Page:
Dear Members and Friends of IBCZ,
Last Sunday our theme was the stages of Christian growth, as outlined in I John. 2:12-14. John speaks of little children, representing those who are new in their Christian faith and just coming to know God. The stage of youth embraces growing in the adventure of knowing and serving Christ more fully. The last stage, signified by “fathers” in the text, is that of spiritual maturity that comes from a lifetime of coming to know God and surrendering to God in ever-deeper ways.
Dr. Richard Halverson was a Presbyterian minister in the US and served a number of years as Chaplain of the US Senate. Once at a meeting of the National Association of Religious Broadcasters he told a wonderful story of when his son was a small boy.
His son was playing with some of his friends in their backyard. Dr. Halverson was walking by and overheard their conversation. The young boys were at the stage of life when then liked to brag about their dads, asserting that their dad is somehow better, bigger, stronger, smarter than the other’s dads.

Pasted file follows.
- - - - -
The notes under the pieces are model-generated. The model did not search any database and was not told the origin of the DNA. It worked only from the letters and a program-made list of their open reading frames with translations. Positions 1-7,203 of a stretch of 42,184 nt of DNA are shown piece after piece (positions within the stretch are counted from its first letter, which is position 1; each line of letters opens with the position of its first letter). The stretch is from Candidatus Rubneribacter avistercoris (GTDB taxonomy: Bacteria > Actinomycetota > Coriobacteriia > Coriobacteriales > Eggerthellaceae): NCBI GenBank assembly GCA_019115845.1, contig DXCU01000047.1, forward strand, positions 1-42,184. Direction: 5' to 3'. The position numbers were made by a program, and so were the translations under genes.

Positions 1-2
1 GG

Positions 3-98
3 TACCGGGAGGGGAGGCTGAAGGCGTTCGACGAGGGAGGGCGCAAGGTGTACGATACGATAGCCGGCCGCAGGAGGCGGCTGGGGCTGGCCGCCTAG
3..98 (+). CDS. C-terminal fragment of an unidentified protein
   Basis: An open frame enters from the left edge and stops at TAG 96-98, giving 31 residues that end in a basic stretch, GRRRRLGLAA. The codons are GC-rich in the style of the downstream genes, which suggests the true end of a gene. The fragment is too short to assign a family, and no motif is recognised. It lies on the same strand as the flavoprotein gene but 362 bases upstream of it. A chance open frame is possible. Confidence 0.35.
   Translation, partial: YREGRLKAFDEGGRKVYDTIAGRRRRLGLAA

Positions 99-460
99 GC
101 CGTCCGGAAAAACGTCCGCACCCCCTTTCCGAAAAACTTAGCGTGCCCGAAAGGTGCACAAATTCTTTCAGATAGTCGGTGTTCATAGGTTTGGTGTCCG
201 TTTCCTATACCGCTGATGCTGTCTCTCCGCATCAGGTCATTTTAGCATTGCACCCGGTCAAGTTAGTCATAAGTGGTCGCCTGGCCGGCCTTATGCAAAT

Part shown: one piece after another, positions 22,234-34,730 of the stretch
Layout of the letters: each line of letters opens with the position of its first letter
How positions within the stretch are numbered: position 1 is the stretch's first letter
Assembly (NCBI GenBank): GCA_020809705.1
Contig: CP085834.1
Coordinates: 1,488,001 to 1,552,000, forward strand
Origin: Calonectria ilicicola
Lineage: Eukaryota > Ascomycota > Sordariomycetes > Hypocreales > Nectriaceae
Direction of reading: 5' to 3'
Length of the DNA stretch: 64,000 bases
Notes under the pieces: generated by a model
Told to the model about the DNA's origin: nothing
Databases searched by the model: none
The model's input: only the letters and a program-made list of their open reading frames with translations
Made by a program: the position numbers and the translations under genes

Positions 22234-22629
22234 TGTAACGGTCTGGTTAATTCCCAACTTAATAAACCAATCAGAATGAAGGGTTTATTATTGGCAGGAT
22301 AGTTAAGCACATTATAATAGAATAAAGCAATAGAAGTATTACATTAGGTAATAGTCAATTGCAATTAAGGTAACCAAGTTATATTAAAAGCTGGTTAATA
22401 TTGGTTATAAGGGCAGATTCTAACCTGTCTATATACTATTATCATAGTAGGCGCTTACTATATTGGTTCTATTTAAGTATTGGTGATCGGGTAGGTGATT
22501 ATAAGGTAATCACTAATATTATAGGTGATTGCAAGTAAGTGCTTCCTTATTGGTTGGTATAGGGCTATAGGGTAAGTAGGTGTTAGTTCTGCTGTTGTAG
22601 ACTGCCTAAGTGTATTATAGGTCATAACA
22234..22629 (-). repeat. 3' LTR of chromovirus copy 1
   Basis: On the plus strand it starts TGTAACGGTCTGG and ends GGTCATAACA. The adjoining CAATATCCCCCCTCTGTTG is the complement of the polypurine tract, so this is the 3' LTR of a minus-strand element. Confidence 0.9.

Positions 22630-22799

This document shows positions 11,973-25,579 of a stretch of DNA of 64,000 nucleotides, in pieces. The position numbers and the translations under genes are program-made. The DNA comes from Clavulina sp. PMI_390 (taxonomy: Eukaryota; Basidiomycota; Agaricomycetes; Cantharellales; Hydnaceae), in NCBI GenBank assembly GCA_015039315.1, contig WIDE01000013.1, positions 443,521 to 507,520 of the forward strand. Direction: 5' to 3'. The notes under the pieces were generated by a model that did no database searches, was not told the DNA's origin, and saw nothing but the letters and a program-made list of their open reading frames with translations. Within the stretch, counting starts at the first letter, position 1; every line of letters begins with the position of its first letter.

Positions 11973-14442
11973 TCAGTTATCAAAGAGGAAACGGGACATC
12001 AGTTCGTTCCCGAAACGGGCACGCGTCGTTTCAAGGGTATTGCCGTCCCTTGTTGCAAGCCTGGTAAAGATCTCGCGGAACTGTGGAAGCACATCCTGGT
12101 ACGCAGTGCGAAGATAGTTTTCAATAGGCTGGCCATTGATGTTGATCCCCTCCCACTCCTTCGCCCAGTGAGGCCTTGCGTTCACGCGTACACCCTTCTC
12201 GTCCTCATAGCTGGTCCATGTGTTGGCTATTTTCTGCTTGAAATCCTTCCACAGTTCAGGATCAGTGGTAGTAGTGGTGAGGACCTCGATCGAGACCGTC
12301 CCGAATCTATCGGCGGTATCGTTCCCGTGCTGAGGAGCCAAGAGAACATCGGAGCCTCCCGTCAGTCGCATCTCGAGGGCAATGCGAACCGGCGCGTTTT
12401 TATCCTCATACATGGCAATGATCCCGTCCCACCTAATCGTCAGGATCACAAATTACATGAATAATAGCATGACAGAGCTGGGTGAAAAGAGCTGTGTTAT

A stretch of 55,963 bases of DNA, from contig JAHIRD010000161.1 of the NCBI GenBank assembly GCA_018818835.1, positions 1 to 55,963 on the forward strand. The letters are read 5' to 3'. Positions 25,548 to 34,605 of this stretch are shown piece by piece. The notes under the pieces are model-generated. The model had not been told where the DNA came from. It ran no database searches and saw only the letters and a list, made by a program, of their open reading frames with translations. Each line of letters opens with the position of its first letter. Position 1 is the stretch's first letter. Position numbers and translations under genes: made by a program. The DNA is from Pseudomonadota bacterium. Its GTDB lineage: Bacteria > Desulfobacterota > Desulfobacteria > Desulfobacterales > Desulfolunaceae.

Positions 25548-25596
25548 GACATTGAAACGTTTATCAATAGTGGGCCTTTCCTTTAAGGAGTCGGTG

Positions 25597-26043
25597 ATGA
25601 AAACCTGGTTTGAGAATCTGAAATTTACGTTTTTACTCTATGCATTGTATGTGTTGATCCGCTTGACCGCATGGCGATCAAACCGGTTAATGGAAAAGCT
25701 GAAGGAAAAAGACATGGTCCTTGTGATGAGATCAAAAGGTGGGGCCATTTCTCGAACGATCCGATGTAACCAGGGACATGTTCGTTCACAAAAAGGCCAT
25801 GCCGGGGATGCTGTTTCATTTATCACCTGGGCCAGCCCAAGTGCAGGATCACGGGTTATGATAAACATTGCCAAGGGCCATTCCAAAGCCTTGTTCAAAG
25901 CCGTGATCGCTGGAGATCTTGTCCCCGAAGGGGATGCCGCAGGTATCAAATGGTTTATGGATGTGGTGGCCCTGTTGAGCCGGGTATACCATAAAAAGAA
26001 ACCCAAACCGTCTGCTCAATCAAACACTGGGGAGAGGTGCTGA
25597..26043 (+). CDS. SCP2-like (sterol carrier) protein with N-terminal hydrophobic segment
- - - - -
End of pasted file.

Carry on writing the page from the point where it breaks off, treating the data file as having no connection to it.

Dr. Halverson heard one of the boys say, “My dad knows the mayor of our city!” That shows some clout. But then another boy said, “That’s nothing – my dad knows the governor of our state!” He just one-upped the first boy. But then Halverson’s son claimed the top spot as he replied, “That’s nothing – my dad knows God!”
Dr. Halverson reported that he slipped away with hot tears streaming down his face. He went to his study, fell on his knees, and earnestly prayed, “Oh God, I pray that my boy will always be able to say, ‘My dad knows God.'”
There could be no higher aspiration for all dads and moms than to live in such a way that their children would be convinced their parents know God. But that’s not only important for parents; that should be true for all of us in all our relationships – that people would conclude from the way we live and the way we treat them that we know God.
Wouldn’t it be great if the first thing that came to the minds of others when they think of us is that we know God? Not that we’re perfect. Not that we don’t make mistakes. But in spite of our humanness, we know God. That they would see in us the presence of God and the character of God because we have cultivated our relationship.
The only way people will conclude that we know God is if we really do. It takes work and discipline and dying to self, but what a great way to live. So wherever we are at right now in the continuum of spiritual growth, let us continue to know God better and better, experiencing the joy of a deep relationship with Him, and serving Him faithfully at every stage of our lives.
Grace and peace,
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